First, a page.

Apr 20th, 1:00 PM - 4:00 PM


Investigation of Accelerated Corrosion in a Fresh Water Irrigation System

Faculty Sponsor

Dr. Darryl Butt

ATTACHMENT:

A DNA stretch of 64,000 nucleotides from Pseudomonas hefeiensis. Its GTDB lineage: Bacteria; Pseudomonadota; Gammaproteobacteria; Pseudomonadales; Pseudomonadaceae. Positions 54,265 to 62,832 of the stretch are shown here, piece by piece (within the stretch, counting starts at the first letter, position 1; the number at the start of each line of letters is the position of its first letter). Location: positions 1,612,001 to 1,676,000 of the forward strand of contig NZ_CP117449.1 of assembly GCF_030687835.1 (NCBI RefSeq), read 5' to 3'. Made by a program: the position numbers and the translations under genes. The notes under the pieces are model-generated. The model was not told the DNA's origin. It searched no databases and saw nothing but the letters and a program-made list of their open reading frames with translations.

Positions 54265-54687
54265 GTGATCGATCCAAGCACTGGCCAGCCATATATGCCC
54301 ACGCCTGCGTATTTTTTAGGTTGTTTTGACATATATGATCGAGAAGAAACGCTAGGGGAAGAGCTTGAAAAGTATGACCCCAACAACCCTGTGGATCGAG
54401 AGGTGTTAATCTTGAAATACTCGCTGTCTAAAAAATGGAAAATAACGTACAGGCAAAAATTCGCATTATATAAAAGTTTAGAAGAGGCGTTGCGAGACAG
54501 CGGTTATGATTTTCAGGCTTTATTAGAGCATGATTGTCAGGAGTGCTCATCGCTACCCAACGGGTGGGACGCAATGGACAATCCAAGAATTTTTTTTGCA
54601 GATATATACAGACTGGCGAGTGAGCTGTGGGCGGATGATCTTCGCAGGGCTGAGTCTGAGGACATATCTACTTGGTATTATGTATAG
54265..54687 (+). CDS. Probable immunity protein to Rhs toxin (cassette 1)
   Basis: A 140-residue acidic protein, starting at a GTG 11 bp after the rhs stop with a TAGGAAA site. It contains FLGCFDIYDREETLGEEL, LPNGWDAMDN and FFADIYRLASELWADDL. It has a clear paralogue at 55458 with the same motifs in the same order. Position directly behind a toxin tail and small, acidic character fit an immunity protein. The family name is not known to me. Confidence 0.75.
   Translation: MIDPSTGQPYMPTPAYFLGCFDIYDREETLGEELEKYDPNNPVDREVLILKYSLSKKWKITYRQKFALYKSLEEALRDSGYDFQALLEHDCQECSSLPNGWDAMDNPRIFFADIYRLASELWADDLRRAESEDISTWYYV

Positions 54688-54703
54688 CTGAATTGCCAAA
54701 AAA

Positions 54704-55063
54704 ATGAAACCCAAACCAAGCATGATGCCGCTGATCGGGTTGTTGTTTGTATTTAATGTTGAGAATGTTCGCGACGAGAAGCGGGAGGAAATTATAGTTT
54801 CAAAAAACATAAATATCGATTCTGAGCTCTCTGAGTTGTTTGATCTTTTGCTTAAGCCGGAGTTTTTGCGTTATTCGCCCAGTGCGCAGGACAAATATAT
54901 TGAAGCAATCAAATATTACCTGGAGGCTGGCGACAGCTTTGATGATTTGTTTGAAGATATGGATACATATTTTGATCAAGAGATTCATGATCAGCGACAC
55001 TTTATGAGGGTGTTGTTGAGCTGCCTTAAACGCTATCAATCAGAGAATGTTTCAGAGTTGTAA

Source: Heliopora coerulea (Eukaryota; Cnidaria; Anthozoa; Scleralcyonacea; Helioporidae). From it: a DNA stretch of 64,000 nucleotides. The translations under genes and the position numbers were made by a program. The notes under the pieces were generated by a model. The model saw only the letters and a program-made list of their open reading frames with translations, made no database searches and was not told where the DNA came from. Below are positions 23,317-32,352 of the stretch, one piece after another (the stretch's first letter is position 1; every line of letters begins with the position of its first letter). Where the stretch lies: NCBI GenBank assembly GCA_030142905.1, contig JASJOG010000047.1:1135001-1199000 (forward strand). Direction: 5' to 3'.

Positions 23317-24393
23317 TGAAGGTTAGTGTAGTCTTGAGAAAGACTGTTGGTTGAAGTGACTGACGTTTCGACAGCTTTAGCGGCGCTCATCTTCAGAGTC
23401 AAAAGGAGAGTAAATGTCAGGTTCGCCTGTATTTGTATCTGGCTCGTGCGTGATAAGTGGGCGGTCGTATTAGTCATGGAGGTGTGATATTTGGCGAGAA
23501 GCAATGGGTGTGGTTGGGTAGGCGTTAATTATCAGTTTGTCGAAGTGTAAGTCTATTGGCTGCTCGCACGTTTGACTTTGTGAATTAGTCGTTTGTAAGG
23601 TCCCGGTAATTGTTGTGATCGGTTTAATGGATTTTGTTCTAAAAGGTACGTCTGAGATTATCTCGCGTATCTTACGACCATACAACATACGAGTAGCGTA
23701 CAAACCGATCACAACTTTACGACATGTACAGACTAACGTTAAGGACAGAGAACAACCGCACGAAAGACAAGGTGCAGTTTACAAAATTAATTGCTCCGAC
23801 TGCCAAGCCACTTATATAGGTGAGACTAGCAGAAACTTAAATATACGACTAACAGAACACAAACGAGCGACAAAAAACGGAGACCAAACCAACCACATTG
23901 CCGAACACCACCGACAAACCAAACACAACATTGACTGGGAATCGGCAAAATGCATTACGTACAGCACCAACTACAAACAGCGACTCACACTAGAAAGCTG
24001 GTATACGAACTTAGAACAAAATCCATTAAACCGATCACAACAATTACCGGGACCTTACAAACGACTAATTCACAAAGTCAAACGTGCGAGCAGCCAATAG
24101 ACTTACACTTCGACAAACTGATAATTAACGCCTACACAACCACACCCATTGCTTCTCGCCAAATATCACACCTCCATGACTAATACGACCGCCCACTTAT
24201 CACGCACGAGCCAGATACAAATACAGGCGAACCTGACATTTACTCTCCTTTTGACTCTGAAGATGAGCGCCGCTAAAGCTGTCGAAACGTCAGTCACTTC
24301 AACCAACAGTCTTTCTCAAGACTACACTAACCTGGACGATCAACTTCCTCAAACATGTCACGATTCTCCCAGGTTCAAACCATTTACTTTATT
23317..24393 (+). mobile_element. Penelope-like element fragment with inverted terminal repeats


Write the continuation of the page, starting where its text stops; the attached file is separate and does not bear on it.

The Idaho agriculture industry relies on extensive fresh water irrigation systems to help sustain favorable crop cultivation conditions during the growing season. Modern irrigation systems not only transport and distribute fresh water from a source but also regulate pH and fertilizer concentrations to maximize harvest yields. Accelerated corrosion was observed in an irrigation system with recently replaced galvanized steel pipes. The new pipes had experienced more significant corrosion in 3 years than had been observed on older pipes in service for 17 years. A series of electrochemical experiments were conducted to investigate the causes of the accelerated corrosion. These experiments focused on the effect of various concentrations of fertilizer and water mixtures on the corrosion rate of the pipe material. Tests were performed on both the zinc and steel surfaces on the inside of the galvanized steel pipes to simulate corrosion effects before and after the protective zinc layer had been corroded. The pH level of these mixtures was intended to simulate possible environments in the irrigation water. The corroded pipes were examined with scanning electron microscopy (SEM) and optical microscopy for clues of the possible cause of the accelerated corrosion. The images obtained resemble a type of corrosion attack that has been found in other fresh water systems known as microbiologically influenced corrosion (MIC). This evidence, along with the results of the corrosion measurements performed suggests MIC is likely present within the irrigation system.